Sick of hearing about food shortages, fuel shortages, wars, corrupt governments, the rise of totalitarianism, the rise of populism? The list goes on…

Many people are – I’m sure – terrified and turn away from what’s going on in the world in order to focus on their little bit of it. The bit they feel they may have a measure of influence over. The rest is “above their pay grade” they might say.

However, we live in a world that is entirely inter-connected. So you can’t escape it. What you do in the privacy of your own home matters. Your habits, your addictions, your communication. It all matters, and increasingly so.

A Concerning Cultural Context – “Wokeness”

It’s important that we pay attention to the rise of Wokeness, for example, and to challenge it (in whatever way suits us) wherever we can. Because its supporters do not understand the outcome of the philosophies that they often unwittingly base their ideas upon. See the Gulag Archipelago by Aleksandr Solzhenitsyn to find out more.

This smattering of loud, suffering individuals, have been conned into believing that they all share a common cause and enemy. The ideology they’ve fallen prey to is a lesser issue to deal with these days, unfortunately. But nonetheless, it’s like a backside that needs to be wiped so we can get on with our day.

But yes, the best action to take is local, whilst bearing in mind the context in which that action will occur. Self first, then family/community, then wider groups and issues. This is responsibility. Unless you have yourself right, you will be useless (and likely destructive) to everyone else.

Parenting in Trouble Times

One of my all consuming focuses is parenting. The task of ensuring that my kids are brought up correctly, is significant. What to feed, cloth and wash them with, considering how many invasive synthetic fibres and chemicals are “normal” ingredients of such things nowadays. What do growth-promoting routines look like, what stories do they need to hear, what experiences are appropriate/inappropriate/inappropriate but necessary… Which people make for good company or support and which are unconsciously detrimental forces… All whilst ensuring the income and other resources are available for current needs and for the potential abyss our society is staring into. Yet recognising the opportunities (such as – greater personal responsibility, simpler more fulfilling lifestyles, closer connections with loved ones, and others) that are available nonetheless… Demonstrating this optimism in the face of increasing daily pressures.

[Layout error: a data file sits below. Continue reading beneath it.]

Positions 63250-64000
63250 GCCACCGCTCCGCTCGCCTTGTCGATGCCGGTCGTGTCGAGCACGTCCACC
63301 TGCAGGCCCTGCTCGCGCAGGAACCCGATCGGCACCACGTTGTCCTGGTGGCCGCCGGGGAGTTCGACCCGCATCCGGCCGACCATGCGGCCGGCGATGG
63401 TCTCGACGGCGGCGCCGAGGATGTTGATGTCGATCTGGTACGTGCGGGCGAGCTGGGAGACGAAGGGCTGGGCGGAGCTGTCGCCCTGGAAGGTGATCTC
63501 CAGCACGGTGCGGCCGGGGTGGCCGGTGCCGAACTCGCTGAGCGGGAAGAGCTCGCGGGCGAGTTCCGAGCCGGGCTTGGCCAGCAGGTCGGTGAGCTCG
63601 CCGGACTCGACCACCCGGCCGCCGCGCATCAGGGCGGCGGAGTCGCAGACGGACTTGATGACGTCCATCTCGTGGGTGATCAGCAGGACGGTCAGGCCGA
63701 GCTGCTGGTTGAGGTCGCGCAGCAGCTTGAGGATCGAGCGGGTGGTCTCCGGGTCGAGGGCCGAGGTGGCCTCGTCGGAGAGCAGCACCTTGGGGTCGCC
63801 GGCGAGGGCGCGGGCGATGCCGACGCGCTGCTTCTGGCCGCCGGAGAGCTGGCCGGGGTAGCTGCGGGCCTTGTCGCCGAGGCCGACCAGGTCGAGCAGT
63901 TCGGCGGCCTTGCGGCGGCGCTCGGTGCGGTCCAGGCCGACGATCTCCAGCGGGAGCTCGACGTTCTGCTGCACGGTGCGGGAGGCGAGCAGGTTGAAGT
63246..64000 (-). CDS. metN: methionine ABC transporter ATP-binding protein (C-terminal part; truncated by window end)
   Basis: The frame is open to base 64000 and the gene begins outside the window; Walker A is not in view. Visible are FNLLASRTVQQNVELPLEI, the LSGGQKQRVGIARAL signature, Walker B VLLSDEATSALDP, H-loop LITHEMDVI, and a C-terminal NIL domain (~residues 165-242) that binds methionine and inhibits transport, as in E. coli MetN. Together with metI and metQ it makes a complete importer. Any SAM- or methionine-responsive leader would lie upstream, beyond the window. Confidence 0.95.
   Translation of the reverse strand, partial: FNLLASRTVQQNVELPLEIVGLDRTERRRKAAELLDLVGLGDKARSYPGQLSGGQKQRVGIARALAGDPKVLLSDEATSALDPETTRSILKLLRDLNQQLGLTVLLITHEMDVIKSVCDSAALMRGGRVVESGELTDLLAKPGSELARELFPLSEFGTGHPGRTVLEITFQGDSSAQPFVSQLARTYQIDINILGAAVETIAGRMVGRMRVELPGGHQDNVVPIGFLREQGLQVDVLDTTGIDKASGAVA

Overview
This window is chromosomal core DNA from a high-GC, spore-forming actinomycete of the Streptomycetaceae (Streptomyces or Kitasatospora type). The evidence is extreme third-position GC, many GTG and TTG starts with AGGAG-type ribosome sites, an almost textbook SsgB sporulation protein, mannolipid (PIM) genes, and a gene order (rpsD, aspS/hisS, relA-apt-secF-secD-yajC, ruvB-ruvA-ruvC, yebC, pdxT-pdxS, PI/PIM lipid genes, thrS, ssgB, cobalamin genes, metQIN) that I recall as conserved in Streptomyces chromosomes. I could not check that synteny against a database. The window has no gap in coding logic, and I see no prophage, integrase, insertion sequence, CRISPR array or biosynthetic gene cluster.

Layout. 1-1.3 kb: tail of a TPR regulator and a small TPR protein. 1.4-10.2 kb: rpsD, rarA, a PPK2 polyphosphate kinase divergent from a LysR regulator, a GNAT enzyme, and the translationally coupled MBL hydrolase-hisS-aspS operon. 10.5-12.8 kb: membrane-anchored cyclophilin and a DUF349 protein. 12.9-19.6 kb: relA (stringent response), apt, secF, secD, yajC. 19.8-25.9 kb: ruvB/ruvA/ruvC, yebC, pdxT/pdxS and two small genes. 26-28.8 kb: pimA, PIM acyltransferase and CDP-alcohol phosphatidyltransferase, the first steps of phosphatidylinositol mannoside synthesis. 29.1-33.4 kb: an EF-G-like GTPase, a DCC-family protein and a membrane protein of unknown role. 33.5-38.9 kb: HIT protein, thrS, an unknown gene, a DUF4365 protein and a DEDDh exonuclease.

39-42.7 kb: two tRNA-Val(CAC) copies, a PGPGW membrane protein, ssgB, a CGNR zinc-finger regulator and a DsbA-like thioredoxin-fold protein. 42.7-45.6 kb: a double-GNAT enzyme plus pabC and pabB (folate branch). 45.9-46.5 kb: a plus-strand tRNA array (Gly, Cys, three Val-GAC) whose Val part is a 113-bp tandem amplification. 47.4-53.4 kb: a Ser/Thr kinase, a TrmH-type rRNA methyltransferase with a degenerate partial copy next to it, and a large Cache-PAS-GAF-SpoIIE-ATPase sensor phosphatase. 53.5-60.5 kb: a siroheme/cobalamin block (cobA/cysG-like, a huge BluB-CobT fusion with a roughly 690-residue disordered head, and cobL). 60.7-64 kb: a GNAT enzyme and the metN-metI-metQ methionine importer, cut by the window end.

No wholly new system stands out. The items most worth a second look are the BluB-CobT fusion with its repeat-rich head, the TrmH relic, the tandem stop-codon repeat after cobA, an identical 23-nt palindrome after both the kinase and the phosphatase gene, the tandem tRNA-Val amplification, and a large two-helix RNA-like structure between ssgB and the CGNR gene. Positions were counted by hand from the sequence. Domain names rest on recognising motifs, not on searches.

It’s a very big burden, with very serious consequences for everyone, particularly when the kids leave home. But not short in its moments of joy, rememberings of simpler times and purer spaces within ourselves. As we experience our children discovering all of the newness available in the world, with audible wonder and excitement.

The Importance of Storytelling for Children

A growth area for my parenting right now is storytelling. The stories we tell our children form, in them, a map of meaning, which enables them to link information and experiences together. This narrative stretches back through their personal and societal past and ahead into their future. This narrative acts as a sort of guiding rope from the middle of the ocean into which they’ve been plunged, toward the shore of a balanced and fulfilling life.

So it is very important that we pass on good stories.